GM’s massive 43% drop in sales caused the company to lose its position as the best selling automaker in America—for the first time in 90 years.
While Hyundai/Kia ended the year with a sales record in the United States, reaching sales of 701,416 cars across the company’s three brands (Genesis is the third), the Korean giant had lower-than-2020 sales in the past five months due to the global production squeeze.
GM’s sales plunged by 43% in the fourth quarter; Toyota dropped as well. For the full year, Hyundai rose by 22% and Tesla rose by 66%, both over a 2021 marked by COVID drops. Toyota’s best selling vehicle was the RAV4, with 407,739 sales.
By most accounts, American automakers have been harder hit by parts shortages than Asian or European companies. Some in the industry blame procurement staff, while others point to poor relationships with suppliers. Toyota managed to keep cars in stock longer than most, partly because procurement staff worked to get long-range supplies lined up when COVID first started shutting down chip foundries and other parts sources. Toyota was hurt as well, though.
Another strategy for keeping production going was producing vehicles with the idea of adding the missing parts when the time came—Ford made absurd numbers of F-series pickups this way and stored them outdoors, leading some conspiracy theorists to believe the government was withholding vehicles from them; Chrysler and other companies also kept production of some vehicles going with the idea of adding missing parts when they were available, though it seems they did this to a lesser extent.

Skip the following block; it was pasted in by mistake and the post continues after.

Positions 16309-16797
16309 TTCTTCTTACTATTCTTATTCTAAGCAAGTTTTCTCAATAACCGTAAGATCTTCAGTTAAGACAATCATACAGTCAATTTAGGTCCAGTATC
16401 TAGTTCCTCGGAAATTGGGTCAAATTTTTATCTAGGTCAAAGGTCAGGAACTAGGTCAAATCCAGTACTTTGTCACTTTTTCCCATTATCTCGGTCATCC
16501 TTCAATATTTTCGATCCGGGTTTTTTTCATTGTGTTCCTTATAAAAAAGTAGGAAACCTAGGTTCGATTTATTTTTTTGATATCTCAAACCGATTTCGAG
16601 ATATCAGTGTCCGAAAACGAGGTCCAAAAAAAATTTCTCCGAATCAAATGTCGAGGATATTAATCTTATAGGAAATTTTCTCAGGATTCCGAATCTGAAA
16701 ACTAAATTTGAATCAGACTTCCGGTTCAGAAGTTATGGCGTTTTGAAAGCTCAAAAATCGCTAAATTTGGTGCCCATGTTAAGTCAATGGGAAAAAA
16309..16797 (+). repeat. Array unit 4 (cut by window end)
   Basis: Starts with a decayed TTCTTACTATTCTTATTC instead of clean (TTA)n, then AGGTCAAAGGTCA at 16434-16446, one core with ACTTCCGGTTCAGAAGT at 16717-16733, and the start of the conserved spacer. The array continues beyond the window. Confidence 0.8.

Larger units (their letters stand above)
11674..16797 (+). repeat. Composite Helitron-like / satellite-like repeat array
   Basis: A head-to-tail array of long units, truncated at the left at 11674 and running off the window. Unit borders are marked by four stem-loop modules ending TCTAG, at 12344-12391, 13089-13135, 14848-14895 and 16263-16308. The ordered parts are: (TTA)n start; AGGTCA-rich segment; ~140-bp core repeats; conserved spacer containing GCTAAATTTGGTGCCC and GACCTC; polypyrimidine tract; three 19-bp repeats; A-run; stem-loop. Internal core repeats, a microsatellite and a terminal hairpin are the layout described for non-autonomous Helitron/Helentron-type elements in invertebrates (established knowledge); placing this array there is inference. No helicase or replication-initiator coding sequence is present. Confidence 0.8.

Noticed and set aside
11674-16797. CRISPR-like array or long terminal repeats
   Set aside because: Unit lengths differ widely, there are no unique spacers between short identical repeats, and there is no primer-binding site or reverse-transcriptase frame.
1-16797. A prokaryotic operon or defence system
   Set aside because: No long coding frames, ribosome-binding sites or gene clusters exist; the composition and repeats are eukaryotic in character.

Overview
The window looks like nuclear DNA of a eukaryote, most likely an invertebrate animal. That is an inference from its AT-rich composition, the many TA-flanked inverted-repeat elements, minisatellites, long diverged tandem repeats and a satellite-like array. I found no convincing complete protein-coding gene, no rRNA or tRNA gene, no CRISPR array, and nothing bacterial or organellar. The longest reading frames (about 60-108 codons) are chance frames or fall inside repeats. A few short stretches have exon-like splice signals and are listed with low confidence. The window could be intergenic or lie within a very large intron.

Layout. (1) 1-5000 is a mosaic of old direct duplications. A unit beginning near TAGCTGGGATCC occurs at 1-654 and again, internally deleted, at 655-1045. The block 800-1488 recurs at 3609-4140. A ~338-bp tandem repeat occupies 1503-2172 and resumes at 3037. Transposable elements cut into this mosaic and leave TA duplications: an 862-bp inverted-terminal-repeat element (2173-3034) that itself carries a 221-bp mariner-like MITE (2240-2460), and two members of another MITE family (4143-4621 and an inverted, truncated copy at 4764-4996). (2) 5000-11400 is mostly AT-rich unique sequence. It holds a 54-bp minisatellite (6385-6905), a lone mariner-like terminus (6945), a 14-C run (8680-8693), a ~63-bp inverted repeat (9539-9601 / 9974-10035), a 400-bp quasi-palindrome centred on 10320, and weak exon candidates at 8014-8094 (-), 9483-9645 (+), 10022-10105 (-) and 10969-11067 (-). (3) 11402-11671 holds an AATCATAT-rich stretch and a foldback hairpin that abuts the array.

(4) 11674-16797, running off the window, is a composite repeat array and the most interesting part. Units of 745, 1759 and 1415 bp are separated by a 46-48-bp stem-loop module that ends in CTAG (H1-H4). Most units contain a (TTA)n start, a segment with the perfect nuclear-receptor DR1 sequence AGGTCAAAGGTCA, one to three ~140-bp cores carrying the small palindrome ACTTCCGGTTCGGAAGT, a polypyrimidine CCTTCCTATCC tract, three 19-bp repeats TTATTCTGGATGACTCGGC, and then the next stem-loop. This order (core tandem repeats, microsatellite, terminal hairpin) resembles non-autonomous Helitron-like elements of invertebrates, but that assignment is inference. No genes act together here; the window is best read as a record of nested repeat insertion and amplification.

Finally, automakers changed up the options on some cars, going back to analog gauge clusters or restricting once-standard options and giving buyers credits.
Overall, car dealers have managed to benefit greatly from the shortage, typically adding $2,000 to $5,000 to the price of each car they sell, regardless of its usual cost, and not negotiating—compared with selling well below list price on most cars. It seems likely that most dealers will have made far greater profits selling fewer cars during a shortage, than they have selling more cars during boom times when everyone is well supplied. The automakers have been able to slash incentives, but are likely not cashing in quite as much, and if they are making more profit per car, it may well end up as a wash against having idle factories and fewer sales.